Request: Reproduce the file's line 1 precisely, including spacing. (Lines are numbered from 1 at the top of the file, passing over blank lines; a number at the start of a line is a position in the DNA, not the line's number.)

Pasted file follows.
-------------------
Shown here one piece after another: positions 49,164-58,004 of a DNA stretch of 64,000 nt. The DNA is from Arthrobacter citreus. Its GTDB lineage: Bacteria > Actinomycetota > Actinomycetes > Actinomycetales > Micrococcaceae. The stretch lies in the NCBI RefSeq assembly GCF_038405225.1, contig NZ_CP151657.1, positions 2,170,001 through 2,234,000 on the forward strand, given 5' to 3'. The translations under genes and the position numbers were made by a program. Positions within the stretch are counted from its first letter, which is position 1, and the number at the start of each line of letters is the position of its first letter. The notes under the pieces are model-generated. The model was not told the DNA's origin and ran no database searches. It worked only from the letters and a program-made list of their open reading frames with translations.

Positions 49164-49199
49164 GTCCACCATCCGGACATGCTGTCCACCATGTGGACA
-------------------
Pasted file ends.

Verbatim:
Shown here one piece after another: positions 49,164-58,004 of a DNA stretch of 64,000 nt. The DNA is from Arthrobacter citreus. Its GTDB lineage: Bacteria > Actinomycetota > Actinomycetes > Actinomycetales > Micrococcaceae. The stretch lies in the NCBI RefSeq assembly GCF_038405225.1, contig NZ_CP151657.1, positions 2,170,001 through 2,234,000 on the forward strand, given 5' to 3'. The translations under genes and the position numbers were made by a program. Positions within the stretch are counted from its first letter, which is position 1, and the number at the start of each line of letters is the position of its first letter. The notes under the pieces are model-generated. The model was not told the DNA's origin and ran no database searches. It worked only from the letters and a program-made list of their open reading frames with translations.